If Clin­ton Foun­da­tion must go, we can live with­out his prod­ucts

USA TODAY US Edition - - NEWS - Ja­son Sat­tler Ja­son Sat­tler, aka @LOLGOP, is a Na­tional Memo colum­nist.

Why aren’t Don­ald Trump’s busi­nesses held to the same stan­dard as the Clin­ton fam­ily’s char­ity? Repub­li­cans Karl Rove and Newt Gin­grich have pi­ously called for the Clin­ton Foun­da­tion to be shut­tered. USA TO­DAY says it should be wound down and its im­por­tant work trans­ferred else­where. The New York Times pro­poses that a gi­ant wall be built be­tween any­one named Clin­ton and the foun­da­tion if Hil­lary Clin­ton wins the White House — a wall that pre­sum­ably will be paid for by the mil­lions of peo­ple the char­ity helps.

Mean­while, there has been lit­tle to no dis­cus­sion about how Trump could be the most in­debted ma­jor party can­di­date for pres­i­dent in U.S. his­tory, while also be­ing the least trans­par­ent nom­i­nee since Water­gate.

Vot­ers still have no idea how much self-pro­claimed bil­lion­aire Trump wants to cut his own taxes. With­out his tax re­turns, which he has promised and failed to re­lease two dozen times since 2011, vot­ers have no idea if the Repub­li­can nom­i­nee for pres­i­dent even pays any taxes. $650 MIL­LION IN DEBT Trump’s com­pa­nies rep­re­sent a vast ar­ray of prop­er­ties, in­vest­ments and li­censes around the world. And these busi­nesses also ap­pear to hold at least $650 mil­lion in debt to a va­ri­ety of lenders, in­clud­ing Gold­man Sachs, the Bank of China and Deutsche Bank, which is prob­a­bly not Ger­man for “Amer­ica First.”

De­spite the re­port­edly huge debt and Trump’s six cor­po­rate bank­rupt­cies, we have to as­sume the ex­clu­sive goal of these ven­tures is profit — at least for him. He re­ceived mil­lions in com­pen­sa­tion as his casi­nos went broke.

The Trump Or­ga­ni­za­tion’s golf cour­ses, re­sorts and var­i­ous other hold­ings don’t get in in­volved with any­thing as sor­did as sav­ing the lives of AIDS pa­tients. Even so, any­one who cares about the of­fice of the pres­i­dency should be call­ing for Trump and his fam­ily to com­pletely di­vest from his busi­ness in­ter­ests should he be elected pres­i­dent.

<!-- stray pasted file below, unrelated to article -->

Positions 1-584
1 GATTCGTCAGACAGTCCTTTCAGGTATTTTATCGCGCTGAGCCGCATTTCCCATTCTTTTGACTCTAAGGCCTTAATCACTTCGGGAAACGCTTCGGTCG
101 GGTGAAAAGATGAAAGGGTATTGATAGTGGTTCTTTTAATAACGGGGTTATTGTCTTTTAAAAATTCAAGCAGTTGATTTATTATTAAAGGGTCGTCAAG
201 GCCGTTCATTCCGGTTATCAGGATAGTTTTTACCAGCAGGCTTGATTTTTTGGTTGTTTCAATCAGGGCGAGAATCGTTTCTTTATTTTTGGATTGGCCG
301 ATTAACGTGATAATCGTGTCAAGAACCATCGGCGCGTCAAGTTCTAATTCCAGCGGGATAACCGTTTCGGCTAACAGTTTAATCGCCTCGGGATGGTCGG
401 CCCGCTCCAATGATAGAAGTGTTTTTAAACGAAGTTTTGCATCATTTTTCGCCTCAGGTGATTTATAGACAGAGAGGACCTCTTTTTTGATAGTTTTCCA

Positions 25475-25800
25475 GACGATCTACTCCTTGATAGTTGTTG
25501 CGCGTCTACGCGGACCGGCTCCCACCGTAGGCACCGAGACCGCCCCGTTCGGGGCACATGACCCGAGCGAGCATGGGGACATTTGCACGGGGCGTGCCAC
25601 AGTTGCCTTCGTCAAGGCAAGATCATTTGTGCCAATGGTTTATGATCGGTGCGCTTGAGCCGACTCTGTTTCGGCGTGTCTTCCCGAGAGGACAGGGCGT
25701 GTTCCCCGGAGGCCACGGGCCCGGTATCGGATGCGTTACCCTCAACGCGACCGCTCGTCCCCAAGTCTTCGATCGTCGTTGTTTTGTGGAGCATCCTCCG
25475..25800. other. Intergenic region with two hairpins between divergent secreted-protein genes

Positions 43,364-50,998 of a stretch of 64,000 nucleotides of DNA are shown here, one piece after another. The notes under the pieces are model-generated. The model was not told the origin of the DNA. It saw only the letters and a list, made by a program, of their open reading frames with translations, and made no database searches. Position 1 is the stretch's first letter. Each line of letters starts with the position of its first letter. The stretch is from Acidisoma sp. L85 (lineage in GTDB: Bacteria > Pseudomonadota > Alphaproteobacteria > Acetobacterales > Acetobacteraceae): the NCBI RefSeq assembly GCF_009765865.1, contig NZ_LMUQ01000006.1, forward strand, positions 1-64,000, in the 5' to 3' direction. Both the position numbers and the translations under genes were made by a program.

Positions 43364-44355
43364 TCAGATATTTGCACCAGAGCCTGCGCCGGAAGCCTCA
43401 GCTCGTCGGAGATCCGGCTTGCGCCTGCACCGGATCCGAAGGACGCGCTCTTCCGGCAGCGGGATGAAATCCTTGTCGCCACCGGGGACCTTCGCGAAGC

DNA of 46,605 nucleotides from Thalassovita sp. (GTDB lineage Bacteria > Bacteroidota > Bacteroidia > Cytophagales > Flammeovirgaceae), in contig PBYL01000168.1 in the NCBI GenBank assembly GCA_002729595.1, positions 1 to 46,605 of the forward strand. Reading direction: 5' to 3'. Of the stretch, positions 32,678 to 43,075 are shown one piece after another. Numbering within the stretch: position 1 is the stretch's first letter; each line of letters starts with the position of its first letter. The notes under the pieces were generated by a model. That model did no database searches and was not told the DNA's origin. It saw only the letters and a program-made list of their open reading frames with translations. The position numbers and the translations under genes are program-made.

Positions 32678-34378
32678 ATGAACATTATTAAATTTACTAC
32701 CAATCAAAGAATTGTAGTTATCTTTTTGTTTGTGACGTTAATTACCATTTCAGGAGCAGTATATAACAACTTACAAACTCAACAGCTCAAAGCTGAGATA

The can­di­date’s three old­est chil­dren, Ivanka, Eric and Don­ald Jr., are all ex­ec­u­tive vice pres­i­dents of the Trump Or­ga­ni­za­tion. He has sug­gested that they will take over day-to-day oper­a­tions of his com­pany, shun­ning the “blind trust” that nearly all modern pres­i­dents have re­lied on to avoid the ap­pear­ance of any con­flict of in­ter­est. In­stead of avoid­ing sus­pi­cions, Trump is — as usual — en­cour­ag­ing them.

But even if it’s strangers in­stead of his kids run­ning his busi­ness, it’s im­pos­si­ble to sep­a­rate Trump’s in­ter­ests from the Trump Or­ga­ni­za­tion. “To put your iden­tity into a blind trust is a lit­tle bit dif­fi­cult,” govern­ment pro­fes­sor An­drew Ru­dale­vige told NPR. Trump’s iden­tity is lit­er­ally his busi­ness. ‘MY OWN FEEL­INGS’ Much of the value of the con­glom­er­ate is tied not only to Trump’s name but also to Trump’s mood. In a 2009 de­po­si­tion, he said his net worth “goes up and down with mar­kets and with at­ti­tudes and with feel­ings, even my own feel­ings.”

With his wealth and his “feel­ings” on the line, U.S. poli­cies will be­come in­ex­tri­ca­ble from the pres­i­dent’s busi­ness strat­egy. Would a coun­try win fa­vor from the most pow­er­ful na­tion in the world by prop­ping up Trump busi­nesses? Would the pres­i­dent avoid con­flict with a na­tion that of­fers him sweet tax cred­its?

How many peo­ple be­lieve that a for­tu­nate son whose en­tire life has been about leav­ing his even more for­tu­nate kids a con­glom­er­ate larger than his par­ents left him — and now elim­i­nat­ing any taxes they might pay on their in­her­i­tance — would put the na­tion’s in­ter­ests over his own?

Prob­a­bly about as many as those who be­lieve that Mex­ico will pay for Trump’s imag­i­nary border wall — 13% in a re­cent poll.

We saw can­di­date Trump pri­or­i­tize profit over sense when he took a few days off in the mid­dle of his pres­i­den­tial cam­paign to open a golf course in the swing state of Scot­land. And we have de­cent ev­i­dence that Trump’s over­whelm­ing in­ter­est in his own in­ter­ests wouldn’t change even if he hap­pened to win in Novem­ber.

In this Jack­son Pol­lock land­scape of a pres­i­den­tial elec­tion, one of the most re­veal­ing splat­ters mostly went un­no­ticed. This sum­mer, we learned that the last time Trump con­sid­ered run­ning for pres­i­dent, in 2011, he re­port­edly pitched NBC the idea of film­ing Celebrity Ap­pren­tice from the White House, as pres­i­dent of United States.

Pre­sum­ably, each episode would have ended with one of the mem­bers of Trump’s celebrity Cab­i­net be­ing fired — or de­ported.

This is a not too sur­pris­ing peek into the mind-set of a re­al­ity star who sees ev­ery­thing, in­clud­ing the job of the most pow­er­ful per­son in the world, as fod­der for his TV ca­reer.

If the world can live with­out the Clin­ton Foun­da­tion, we’ll find a way to make do with­out Trump home fur­nish­ings.


A pro­tester ral­lies in front of the new Trump In­ter­na­tional Ho­tel on Penn­syl­va­nia Av­enue in Washington on Mon­day.

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